THREE PAKISTANI CRICKETERS CAUGHT IN GAMBLING SCAM

October 6 2011

– Three top Pakistan cricketers motivated by ‘greed’ were caught red-handed conspiring to fix a Test at Lords in a £150,000 gambling scam, a court was told yesterday.

Former captain Salman Butt ordered two team-mates to bowl no-balls at specific moments in return for cash bribes, it was alleged.

He is accused of acting on the instructions of agent and former football club owner Mazhar Majeed, who took the money from a wealthy Indian businessman.

Former Pakistan captain Salman Butt smiled as he made his way into court today on charges of spot fixing
Mohammad Asif also appeared in court where it was said the case exposed the 'rampant corruption the goes on in the game

Accused: Salman Butt, left, and Mohammad Asif deny conspiracy to cheat and conspiracy to accept corrupt payments in relation to a allegation they agreed to fix a Test at Lords Cricket Ground.

Bowler Mohammad Amir was described as being a crucial part of the scam although he was not in court today
Agent Mazhar Majeed was described as one of those that orchestrated the scheme

Absent: Bowler Mohammad Amir, left, and agent Mazhar Majeed were not in court but the jury was told there was nothing sinister in their absence from Southwark Crown Court in London.

But the businessman was an undercover reporter from the News of the World newspaper, who recorded damning conversations implicating all four men.

Prosecutor Aftab Jafferjee QC said the defendants were deeply involved in ‘rampant corruption’ at the heart of the sport.

He said the men betrayed millions of fans to cash in on a betting industry worth up to £33billion a year on the Asian sub-continent alone.

As many as six Pakistani players were involved in the scam which spanned Pakistan, India, Dubai and Britain, the jury heard.

Mr Butt (centre) arriving at court earlier today. His contract was read out that said cricketers must immediately notify their manager and captain if they are approached by anyone who asks them to fix a match

At court: Mr Butt, centre, arrives at Southwark Crown Court in London. His contract was read out that said cricketers must immediately notify their manager and captain if they are approached by anyone who asks them to fix a match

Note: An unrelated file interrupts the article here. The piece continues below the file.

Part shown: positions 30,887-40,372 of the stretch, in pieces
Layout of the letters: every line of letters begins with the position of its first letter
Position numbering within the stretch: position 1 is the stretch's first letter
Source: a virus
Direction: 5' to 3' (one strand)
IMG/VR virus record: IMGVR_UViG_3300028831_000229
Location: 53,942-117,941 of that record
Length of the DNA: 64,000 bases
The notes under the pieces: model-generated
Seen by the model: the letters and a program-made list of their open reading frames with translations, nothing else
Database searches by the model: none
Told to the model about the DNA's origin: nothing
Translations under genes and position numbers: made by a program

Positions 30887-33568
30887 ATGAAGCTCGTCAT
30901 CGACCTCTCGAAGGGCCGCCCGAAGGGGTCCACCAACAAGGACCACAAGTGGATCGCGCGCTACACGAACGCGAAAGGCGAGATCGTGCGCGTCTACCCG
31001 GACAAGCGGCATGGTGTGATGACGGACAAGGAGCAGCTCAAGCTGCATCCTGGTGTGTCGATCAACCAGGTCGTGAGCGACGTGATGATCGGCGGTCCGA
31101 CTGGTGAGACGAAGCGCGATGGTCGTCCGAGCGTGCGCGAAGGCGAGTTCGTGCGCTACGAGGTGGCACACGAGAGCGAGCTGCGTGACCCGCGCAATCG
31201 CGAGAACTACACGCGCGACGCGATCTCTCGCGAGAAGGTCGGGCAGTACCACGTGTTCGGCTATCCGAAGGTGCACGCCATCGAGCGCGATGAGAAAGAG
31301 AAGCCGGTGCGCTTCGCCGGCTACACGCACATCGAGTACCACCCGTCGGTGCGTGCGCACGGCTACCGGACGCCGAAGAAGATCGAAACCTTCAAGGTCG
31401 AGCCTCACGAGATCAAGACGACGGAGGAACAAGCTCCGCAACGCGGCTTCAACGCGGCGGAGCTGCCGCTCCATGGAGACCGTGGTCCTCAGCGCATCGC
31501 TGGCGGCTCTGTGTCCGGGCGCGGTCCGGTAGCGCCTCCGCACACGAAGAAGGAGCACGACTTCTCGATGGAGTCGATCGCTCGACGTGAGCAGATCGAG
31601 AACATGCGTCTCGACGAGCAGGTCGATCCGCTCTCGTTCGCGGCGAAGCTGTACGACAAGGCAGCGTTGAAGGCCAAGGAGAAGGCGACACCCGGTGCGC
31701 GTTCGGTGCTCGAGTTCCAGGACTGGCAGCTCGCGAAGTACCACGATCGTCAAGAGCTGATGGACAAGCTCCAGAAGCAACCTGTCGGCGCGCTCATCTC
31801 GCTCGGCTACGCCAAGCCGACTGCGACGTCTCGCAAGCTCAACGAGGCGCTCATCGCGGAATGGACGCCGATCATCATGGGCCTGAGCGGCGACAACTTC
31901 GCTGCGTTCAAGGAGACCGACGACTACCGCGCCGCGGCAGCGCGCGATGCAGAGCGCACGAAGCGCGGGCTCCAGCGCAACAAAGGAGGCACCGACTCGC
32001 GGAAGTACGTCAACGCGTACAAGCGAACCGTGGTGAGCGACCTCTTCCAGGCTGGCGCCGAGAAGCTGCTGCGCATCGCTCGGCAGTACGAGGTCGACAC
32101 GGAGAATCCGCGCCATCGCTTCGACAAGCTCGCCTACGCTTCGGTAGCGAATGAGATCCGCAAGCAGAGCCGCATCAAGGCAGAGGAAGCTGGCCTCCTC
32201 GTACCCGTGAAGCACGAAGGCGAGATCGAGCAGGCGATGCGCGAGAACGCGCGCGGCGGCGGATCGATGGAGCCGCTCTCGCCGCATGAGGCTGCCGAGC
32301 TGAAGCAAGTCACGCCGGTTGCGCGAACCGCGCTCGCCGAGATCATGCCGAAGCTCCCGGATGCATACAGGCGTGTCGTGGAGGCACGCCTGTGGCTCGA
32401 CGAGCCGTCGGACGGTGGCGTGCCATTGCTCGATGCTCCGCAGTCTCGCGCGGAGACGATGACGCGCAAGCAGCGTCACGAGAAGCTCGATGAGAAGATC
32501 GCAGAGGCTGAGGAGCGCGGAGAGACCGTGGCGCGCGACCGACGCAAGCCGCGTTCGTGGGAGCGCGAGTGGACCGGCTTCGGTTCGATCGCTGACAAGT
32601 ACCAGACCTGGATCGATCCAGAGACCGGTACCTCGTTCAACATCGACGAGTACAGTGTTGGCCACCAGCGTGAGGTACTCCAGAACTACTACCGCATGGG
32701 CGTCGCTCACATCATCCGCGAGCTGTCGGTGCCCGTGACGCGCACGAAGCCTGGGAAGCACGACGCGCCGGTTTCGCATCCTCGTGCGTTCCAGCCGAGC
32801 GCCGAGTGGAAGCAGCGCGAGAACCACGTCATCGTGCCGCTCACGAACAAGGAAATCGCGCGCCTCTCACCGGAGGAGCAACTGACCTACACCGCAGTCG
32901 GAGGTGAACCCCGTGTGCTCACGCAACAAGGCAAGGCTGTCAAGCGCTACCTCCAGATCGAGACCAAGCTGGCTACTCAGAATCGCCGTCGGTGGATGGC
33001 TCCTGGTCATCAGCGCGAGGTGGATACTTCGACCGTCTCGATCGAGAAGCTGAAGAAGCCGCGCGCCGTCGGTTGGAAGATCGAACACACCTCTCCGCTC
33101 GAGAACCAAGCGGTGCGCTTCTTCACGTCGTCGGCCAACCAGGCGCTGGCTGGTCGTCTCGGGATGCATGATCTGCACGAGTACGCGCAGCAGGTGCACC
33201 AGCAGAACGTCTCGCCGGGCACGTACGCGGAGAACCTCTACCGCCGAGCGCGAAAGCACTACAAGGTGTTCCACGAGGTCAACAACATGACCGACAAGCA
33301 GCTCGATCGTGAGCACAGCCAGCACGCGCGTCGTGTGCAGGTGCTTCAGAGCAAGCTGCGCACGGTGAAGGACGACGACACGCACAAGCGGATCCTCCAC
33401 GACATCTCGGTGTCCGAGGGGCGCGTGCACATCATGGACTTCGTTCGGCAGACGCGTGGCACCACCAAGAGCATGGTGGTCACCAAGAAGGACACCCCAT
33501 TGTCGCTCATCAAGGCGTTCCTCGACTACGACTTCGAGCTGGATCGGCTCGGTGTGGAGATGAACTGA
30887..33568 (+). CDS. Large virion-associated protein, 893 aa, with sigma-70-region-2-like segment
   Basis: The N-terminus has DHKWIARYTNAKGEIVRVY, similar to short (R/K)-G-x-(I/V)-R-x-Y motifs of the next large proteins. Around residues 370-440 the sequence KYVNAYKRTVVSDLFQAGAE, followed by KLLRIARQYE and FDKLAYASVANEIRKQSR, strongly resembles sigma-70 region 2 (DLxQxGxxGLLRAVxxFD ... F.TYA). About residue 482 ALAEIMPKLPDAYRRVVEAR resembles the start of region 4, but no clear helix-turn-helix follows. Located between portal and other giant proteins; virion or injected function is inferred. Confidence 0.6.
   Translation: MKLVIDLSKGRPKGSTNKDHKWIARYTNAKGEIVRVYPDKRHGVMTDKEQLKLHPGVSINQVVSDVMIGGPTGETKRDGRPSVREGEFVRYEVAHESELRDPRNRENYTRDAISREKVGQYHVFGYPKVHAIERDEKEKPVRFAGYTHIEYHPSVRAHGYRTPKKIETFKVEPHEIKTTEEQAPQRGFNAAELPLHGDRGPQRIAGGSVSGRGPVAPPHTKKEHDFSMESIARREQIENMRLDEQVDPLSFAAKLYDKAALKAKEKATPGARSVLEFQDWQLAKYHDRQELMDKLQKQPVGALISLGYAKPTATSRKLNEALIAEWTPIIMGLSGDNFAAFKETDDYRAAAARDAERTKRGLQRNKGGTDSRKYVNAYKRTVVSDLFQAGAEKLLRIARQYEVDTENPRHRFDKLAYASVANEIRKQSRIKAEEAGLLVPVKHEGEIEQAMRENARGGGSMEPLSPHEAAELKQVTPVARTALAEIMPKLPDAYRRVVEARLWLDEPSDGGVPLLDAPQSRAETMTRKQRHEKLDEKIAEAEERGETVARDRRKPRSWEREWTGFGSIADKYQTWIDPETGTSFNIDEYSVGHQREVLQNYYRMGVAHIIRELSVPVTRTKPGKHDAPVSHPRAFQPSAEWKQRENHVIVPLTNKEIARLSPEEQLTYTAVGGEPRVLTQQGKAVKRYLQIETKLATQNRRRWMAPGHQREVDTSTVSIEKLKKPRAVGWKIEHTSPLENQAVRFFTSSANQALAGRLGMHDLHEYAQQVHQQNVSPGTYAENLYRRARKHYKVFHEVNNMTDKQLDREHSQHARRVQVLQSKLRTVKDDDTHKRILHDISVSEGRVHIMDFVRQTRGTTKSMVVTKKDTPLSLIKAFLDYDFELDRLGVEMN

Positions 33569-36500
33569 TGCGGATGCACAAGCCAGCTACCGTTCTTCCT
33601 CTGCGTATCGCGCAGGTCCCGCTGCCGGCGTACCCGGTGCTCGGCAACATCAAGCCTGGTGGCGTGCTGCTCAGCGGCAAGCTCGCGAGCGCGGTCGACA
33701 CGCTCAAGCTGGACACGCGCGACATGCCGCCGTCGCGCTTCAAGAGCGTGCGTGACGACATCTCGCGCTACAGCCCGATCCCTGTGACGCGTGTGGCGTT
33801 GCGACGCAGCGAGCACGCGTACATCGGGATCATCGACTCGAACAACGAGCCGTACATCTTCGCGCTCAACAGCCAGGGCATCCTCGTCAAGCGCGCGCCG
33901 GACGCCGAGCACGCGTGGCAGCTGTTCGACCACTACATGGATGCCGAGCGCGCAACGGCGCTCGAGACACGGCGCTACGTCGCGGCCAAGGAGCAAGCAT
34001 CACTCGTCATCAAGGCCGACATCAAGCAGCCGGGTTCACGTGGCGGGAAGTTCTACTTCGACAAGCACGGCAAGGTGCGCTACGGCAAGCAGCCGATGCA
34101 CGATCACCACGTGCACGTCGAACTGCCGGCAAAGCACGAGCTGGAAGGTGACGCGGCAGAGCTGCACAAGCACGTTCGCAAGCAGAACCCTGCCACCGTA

Mr Jafferjee told Southwark Crown Court that the sums gambled overseas were ‘breathtaking’ and the men were motivated purely by greed.

He said: ‘This case reveals a depressing tale of rampant corruption at the heart of international cricket, with the key players being members of the Pakistan cricket team.

‘There are vast amounts of money to be made in any betting activity if the results are known in advance, and all of that was at the expense of the integrity of the game.’

Allegations of match-fixing shook the sport to the core when the now defunct Sunday newspaper published the revelations in August last year.

Amir (left) arriving at court with his laywer. During the time of the alleged scam, and estimated $40bn to $50bn US dollars spent in the Indian sub-continent in one year alone

Court date: Amir (left) arrives with his laywer. During the time of the alleged scam, and estimated $40bn to $50bn US dollars spent in the Indian sub-continent in one year alone

Butt, 26, is accused of orchestrating the conspiracy with good friend and agent Majeed, 36, who then owned Croydon Athletic Football Club.

Prosecutors claim the two men told star bowlers Mohammad Asif, 29, and Mohammad Amir, 19, to bowl three no-balls at pre-arranged stages of the final Test at Lords.

Bets can be placed on when a bowler delivers a no-ball and the conspirators thought the inside knowledge would enable a Far Eastern gambling syndicate to cash in by betting vast sums on the unlikely turn of events.

But the damning deals and cash hand-outs were captured on hidden cameras used by reporter Mazhar Mahmood, famously known as the ‘fake sheikh’.

Scotland Yard detectives then unravelled a web of phone calls and incriminating text messages between the four men and unidentified fixers in India and Dubai.

The undercover reporter met Majeed on the pretext that he wanted to set up an all-star cricket tournament in the United Arab Emirates.

But their conversations, at hotels and restaurants in London, soon turned to match-fixing.

Majeed boasted that cheating was ‘the greatest business in the world’ and that he had six Pakistan players under his control.

He said a five-day Test could be fixed for £1million, while individual actions during play could cost up to £80,000 each.

A no-ball came with a £10,000 price tag.

The agent was recorded saying: ‘I’ve been doing it with them for about two-and-a-half years and we’ve made masses and masses of money.’

The men face up to seven years in prison if they are convicted of corruption and cheating.

It is alleged the group tried to fix parts of a test match at Lord's Cricket Ground last year

Allegations: The group is accused of trying to fix parts of a test match at Lord’s Cricket Ground last year.

– Chris Greenwood

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About Jumpin' Jack Cash

Crimewave2014@gmail.com
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